Guest Column

My Roadmap for a Lifetime of Reading

by ARTHUR STELLAR JR.

Don Thomas, a friend and professional colleague, now semi-retired, has been acknowledged as one of the most literate superintendents of the last three decades.

Don's writings, based upon his steady diet of reading, contributed to his designation by the American Association of School Administrators for the Distinguished Service Award.

A few years ago, at the annual Horace Mann luncheon, Don paid me the ultimate, if somewhat lighthearted, compliment when he announced to those at our table that he was passing on to me the mantle of "Sovereign Superintendent of Letters."

The pressure he had knowingly applied was not lost on my professional psyche. Until recently, with a litany of published articles, booklets and hundreds of book reviews, I considered myself to be a good writer and, by reading more than 60 books per year, to be well read. My bubble was permanently burst when straying off my usual path of non-fiction, predominantly educational works.

Last year an account of David Denby's Great Books: My Adventures with Homer, Rousseau, Woolf and Other Indestructible Writers of the Western World caught my attention, perhaps because he was an age peer who had returned to college classes to rediscover these masterpieces of Western literature. Besides adding an intellectual log to the cultural fires engulfing the controversy of reading classical thoughts of dead white European males, I was struck by learning that I was an outsider. The great bulwark of these repositories of Western civilization had passed me by. Outside of the titles themselves, fewer than a third of these works were truly known to me.

An Insatiable Urge
An itch was spreading. It had to be scratched. William Bennett, the former education secretary and author of virtuous tales, would be proud of my newfound desire to partake of this formidable literature of our heritage. A remedial plan of attack was called for since the classics number too many to explore without a system. How to begin?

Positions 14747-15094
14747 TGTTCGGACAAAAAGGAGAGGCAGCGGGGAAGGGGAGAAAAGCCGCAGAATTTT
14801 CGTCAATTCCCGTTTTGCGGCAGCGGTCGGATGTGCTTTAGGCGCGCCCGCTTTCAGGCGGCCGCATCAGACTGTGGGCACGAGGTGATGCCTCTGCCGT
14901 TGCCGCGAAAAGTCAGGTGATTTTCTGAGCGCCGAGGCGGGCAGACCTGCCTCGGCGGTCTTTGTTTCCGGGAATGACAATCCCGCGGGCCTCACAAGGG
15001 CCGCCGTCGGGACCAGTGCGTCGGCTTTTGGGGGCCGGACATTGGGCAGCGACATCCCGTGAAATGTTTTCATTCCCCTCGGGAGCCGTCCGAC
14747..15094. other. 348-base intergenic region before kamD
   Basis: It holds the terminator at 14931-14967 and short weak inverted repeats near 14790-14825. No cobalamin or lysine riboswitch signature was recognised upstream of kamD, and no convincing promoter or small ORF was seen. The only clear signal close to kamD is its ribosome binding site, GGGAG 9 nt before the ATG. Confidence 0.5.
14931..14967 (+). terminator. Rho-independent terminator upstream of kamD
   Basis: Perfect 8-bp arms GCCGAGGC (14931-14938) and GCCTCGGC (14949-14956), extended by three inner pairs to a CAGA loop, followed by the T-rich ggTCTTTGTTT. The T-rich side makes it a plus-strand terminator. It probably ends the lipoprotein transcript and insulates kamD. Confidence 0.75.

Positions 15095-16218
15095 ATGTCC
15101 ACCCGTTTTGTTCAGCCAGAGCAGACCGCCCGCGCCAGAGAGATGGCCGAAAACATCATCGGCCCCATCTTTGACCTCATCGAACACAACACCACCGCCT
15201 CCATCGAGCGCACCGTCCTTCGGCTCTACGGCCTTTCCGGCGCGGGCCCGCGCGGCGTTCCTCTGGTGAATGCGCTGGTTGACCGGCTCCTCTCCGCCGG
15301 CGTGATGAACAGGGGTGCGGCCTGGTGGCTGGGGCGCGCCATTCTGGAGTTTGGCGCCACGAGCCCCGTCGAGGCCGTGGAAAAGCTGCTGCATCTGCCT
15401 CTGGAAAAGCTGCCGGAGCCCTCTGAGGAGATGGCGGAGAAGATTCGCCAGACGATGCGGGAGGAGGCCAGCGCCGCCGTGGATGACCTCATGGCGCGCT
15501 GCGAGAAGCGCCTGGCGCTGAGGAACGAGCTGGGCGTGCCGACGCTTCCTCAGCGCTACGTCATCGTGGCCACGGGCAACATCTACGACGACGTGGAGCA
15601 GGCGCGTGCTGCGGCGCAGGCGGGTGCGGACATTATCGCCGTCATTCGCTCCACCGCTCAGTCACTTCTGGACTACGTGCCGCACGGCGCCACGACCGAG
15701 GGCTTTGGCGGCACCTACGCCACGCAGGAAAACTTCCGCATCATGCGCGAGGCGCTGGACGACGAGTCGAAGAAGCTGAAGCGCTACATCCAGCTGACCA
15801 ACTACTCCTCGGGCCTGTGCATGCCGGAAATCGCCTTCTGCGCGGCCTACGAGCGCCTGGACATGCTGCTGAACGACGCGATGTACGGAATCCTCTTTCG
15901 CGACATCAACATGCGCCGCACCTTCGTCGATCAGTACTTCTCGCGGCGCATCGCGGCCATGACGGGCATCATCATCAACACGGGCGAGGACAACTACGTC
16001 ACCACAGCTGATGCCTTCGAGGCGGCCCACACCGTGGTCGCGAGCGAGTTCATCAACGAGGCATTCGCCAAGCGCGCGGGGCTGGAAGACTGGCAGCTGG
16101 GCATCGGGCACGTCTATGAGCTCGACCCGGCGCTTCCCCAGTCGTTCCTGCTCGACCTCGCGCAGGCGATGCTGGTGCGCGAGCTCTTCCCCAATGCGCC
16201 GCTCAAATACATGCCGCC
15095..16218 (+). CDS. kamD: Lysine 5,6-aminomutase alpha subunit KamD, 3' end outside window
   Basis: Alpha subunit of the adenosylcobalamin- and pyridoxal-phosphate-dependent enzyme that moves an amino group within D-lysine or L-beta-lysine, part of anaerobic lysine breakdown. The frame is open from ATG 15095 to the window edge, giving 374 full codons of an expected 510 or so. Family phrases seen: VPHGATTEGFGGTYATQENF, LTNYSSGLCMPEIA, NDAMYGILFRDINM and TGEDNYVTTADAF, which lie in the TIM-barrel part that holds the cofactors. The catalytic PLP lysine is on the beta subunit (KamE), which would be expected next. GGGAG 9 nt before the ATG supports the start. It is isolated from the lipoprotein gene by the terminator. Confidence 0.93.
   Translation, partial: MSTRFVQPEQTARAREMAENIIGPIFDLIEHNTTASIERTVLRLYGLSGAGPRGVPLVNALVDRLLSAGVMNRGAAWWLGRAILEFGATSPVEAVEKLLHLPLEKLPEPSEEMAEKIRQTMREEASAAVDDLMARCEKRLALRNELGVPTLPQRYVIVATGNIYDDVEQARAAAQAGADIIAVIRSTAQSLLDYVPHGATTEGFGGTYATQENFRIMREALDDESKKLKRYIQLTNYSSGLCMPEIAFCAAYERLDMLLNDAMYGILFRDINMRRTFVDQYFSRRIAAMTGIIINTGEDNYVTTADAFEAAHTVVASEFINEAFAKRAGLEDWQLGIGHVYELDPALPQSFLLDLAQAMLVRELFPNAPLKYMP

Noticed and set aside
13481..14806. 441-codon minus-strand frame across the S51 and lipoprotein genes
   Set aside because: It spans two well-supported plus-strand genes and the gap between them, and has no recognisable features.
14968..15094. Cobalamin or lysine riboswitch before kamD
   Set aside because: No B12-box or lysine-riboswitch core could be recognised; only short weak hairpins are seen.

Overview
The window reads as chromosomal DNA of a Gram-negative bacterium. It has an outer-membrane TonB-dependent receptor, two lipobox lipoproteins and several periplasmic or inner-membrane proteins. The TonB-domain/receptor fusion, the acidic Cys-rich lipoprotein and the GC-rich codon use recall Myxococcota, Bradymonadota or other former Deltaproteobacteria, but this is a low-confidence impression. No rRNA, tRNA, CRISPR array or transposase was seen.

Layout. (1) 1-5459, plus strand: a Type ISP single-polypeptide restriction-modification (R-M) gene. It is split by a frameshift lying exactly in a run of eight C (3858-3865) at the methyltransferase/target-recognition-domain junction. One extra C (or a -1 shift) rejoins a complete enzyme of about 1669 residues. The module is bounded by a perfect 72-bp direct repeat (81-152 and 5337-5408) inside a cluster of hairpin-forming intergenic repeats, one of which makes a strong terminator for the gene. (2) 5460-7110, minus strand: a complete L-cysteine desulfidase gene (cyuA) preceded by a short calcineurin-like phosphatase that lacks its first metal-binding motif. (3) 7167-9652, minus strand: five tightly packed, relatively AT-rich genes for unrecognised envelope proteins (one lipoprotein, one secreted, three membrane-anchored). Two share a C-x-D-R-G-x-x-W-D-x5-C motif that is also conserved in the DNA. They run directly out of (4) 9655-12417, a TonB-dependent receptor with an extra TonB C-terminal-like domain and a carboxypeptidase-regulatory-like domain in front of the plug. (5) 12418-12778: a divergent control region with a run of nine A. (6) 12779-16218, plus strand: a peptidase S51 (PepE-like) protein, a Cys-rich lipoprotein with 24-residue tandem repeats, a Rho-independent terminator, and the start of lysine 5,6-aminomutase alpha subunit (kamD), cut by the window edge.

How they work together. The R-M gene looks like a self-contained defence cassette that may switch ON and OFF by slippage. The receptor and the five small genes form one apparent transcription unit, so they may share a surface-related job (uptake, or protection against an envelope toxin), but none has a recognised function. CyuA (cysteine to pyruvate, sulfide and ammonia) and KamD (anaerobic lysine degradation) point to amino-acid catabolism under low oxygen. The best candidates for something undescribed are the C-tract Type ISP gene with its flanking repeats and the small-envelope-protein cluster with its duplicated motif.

What I was looking for was a roadmap--a reading list similar to those we give to school children. My search led me to the newly released and aptly titled Required Reading: Why Our American Classics Matter Now. The author, Andrew Delbanco, was educated at Harvard University and now teaches humanities at Columbia University.

The writers selected for Delbanco's analysis are Herman Melville, Henry David Thoreau, Harriet Beecher Stowe, Abraham Lincoln, Henry Adams, Stephen Crane, Kate Chopin, Theodore Dreiser, Edith Wharton, Richard Wright and Zora Neale Hurston. Upon scanning the table of contents, my first reaction was what about Mark Twain, Walt Whitman or the other names I knew? My education had begun.

I should not have been surprised that Required Reading had not included some of my favorite books. As a seasoned superintendent, my experience with reading lists is that someone usually objects to the titles--too hard, too easy, these books are not in the library, content too mature for this age, students at this grade level will not find this book interesting, that's a title used in social studies and should not be used in English, etc. The selection of works for any required reading list is ultimately subjective.

Delbanco had selected these writers and books because they expanded the repertoire of American language and American political possibilities. These authors addressed both the ideas of human existence and the aesthetic delight of language.

Required Reading has a chapter on each of the aforementioned authors with a penetrating analysis more of style and prosody than the abstract themes of relationships and philosophical underpinnings. My own time as a student spent discussing any of the classics, which was slight, focused upon contemplation of viewpoints--those of the authors or audiences.